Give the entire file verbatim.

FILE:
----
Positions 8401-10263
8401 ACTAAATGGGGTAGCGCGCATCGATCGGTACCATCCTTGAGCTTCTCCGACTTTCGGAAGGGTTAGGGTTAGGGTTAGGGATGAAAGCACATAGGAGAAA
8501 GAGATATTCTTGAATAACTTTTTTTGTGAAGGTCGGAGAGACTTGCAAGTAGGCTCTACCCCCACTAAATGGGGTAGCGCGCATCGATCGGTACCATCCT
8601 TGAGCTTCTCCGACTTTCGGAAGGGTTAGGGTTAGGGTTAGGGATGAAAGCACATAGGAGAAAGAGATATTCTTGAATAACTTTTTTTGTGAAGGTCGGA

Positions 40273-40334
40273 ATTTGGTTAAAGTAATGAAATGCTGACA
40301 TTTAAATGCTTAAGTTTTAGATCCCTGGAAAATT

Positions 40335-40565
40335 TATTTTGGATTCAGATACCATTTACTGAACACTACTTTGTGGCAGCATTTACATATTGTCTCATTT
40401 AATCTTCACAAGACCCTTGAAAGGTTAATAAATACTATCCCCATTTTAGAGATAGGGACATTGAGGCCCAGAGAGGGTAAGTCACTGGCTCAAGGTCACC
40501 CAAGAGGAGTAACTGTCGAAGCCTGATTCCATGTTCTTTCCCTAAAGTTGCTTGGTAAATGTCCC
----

Positions 8401-10263
8401 ACTAAATGGGGTAGCGCGCATCGATCGGTACCATCCTTGAGCTTCTCCGACTTTCGGAAGGGTTAGGGTTAGGGTTAGGGATGAAAGCACATAGGAGAAA
8501 GAGATATTCTTGAATAACTTTTTTTGTGAAGGTCGGAGAGACTTGCAAGTAGGCTCTACCCCCACTAAATGGGGTAGCGCGCATCGATCGGTACCATCCT
8601 TGAGCTTCTCCGACTTTCGGAAGGGTTAGGGTTAGGGTTAGGGATGAAAGCACATAGGAGAAAGAGATATTCTTGAATAACTTTTTTTGTGAAGGTCGGA

Positions 40273-40334
40273 ATTTGGTTAAAGTAATGAAATGCTGACA
40301 TTTAAATGCTTAAGTTTTAGATCCCTGGAAAATT

Positions 40335-40565
40335 TATTTTGGATTCAGATACCATTTACTGAACACTACTTTGTGGCAGCATTTACATATTGTCTCATTT
40401 AATCTTCACAAGACCCTTGAAAGGTTAATAAATACTATCCCCATTTTAGAGATAGGGACATTGAGGCCCAGAGAGGGTAAGTCACTGGCTCAAGGTCACC
40501 CAAGAGGAGTAACTGTCGAAGCCTGATTCCATGTTCTTTCCCTAAAGTTGCTTGGTAAATGTCCC